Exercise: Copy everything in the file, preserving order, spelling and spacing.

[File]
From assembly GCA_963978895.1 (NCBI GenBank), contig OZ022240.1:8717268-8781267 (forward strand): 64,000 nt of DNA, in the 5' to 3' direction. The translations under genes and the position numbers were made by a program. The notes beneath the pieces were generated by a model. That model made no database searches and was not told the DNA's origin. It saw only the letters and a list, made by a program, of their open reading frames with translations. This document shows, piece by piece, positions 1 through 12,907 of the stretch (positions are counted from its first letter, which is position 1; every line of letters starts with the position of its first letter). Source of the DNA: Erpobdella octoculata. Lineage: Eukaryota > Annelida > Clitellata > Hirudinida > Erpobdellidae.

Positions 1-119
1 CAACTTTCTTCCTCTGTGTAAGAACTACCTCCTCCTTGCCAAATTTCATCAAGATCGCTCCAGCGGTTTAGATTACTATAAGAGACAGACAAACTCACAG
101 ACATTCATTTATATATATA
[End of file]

From assembly GCA_963978895.1 (NCBI GenBank), contig OZ022240.1:8717268-8781267 (forward strand): 64,000 nt of DNA, in the 5' to 3' direction. The translations under genes and the position numbers were made by a program. The notes beneath the pieces were generated by a model. That model made no database searches and was not told the DNA's origin. It saw only the letters and a list, made by a program, of their open reading frames with translations. This document shows, piece by piece, positions 1 through 12,907 of the stretch (positions are counted from its first letter, which is position 1; every line of letters starts with the position of its first letter). Source of the DNA: Erpobdella octoculata. Lineage: Eukaryota > Annelida > Clitellata > Hirudinida > Erpobdellidae.

Positions 1-119
1 CAACTTTCTTCCTCTGTGTAAGAACTACCTCCTCCTTGCCAAATTTCATCAAGATCGCTCCAGCGGTTTAGATTACTATAAGAGACAGACAAACTCACAG
101 ACATTCATTTATATATATA